There are second acts in American life—and when former Guns N' Roses bassist Duff McKagan's pancreas exploded from years of drug and alcohol abuse in the mid-nineties it seemed like a good time to find one
And so began an unlikely transition for McKagan: From rock and roll hell raiser to his latest role —wealth management professional.
Here's how it happened: When McKagan was recovering from the pancreas incident, he had some spare time on his hands. So he started going through Guns N' Roses financial statements.
"I couldn't make sense of it," McKagan is quoted as saying in Fortune. "I didn't know how much we had made or lost on the tour."
So McKagan took a basic finance class at a community college. It turned out he had a knack for the material—and he enrolled in business school.
Word got out among rock and rollers that McKagan was good with the numbers—and he began informally advising musicians on their finances.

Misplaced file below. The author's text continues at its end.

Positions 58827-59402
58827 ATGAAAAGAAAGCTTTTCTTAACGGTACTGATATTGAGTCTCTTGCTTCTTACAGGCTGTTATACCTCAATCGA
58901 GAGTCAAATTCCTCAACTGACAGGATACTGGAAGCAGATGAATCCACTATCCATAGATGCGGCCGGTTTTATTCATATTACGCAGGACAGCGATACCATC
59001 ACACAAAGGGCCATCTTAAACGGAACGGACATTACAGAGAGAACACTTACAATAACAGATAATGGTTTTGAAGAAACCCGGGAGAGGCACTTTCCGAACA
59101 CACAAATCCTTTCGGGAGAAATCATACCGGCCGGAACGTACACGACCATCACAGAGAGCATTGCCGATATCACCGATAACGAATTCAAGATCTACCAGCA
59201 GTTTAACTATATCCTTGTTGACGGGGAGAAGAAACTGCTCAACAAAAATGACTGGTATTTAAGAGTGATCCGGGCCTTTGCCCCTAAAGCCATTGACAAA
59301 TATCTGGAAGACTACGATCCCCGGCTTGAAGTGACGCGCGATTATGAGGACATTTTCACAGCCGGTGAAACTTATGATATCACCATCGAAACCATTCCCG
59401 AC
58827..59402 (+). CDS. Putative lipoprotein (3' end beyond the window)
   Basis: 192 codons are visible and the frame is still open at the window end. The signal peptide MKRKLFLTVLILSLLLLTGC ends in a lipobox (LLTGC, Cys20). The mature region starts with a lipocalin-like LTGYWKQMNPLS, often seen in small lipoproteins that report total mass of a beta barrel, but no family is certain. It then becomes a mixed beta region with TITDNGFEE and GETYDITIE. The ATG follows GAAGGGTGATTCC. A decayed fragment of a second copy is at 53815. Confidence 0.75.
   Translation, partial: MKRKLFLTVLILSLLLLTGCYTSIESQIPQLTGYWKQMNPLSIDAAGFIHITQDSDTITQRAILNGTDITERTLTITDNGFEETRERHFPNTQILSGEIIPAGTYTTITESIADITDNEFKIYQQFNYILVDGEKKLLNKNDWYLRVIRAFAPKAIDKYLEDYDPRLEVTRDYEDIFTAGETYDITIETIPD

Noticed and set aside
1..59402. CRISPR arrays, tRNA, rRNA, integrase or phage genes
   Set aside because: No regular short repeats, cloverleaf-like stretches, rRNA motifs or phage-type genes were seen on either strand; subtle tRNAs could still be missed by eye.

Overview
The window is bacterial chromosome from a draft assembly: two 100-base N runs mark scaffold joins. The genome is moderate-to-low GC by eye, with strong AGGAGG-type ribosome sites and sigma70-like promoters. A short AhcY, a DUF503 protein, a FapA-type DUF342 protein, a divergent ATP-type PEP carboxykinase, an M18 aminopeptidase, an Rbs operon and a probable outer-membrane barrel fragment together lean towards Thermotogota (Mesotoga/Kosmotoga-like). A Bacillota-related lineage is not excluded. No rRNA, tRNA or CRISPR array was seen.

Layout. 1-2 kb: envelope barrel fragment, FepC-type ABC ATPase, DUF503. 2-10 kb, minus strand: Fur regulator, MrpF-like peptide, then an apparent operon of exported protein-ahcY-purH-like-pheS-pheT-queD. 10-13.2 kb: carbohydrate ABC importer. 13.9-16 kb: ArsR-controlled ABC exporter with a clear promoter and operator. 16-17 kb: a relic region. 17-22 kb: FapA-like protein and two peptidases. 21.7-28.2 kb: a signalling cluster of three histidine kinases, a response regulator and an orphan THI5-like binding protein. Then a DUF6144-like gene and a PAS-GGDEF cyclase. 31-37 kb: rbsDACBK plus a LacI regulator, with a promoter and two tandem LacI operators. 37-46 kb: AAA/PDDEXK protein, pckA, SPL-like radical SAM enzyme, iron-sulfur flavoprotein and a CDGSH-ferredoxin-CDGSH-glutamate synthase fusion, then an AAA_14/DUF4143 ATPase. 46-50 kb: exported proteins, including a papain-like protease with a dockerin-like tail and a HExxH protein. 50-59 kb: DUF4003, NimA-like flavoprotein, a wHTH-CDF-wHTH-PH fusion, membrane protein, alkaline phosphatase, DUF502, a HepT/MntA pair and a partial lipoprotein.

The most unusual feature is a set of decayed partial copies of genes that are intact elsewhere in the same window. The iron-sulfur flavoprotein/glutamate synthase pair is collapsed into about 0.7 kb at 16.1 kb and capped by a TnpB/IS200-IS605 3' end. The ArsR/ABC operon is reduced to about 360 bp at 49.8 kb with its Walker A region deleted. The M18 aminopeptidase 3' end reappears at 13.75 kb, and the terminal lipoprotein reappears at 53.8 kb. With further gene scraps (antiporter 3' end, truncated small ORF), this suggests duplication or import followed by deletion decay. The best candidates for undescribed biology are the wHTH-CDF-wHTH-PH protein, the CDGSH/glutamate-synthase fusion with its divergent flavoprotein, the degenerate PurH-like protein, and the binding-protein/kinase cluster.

After a few years, McKagan teamed up with a former banker named Andrew Bottomley. The two formed a firm called Meridian Rock, which specializes in managing money for musicians.
But the firm also has another goal: Educating rockers about business and their wealth.
Speaking of his past experience, McKagan says, "As a 30 year-old millionaire, how do I admit to somebody that I don't know what the f**k I'm doing?
"If they're anything like me when I was thirty, they're too embarrassed to ask," he says.
Which may make you wonder: If a few key fund managers had the nerve to ask themselves similar questions, during the great CDO binge of the mid 2000's, how many billions of dollars in toxic derivates might big pension funds have avoided on their balance sheets?
I guess we'll never know.
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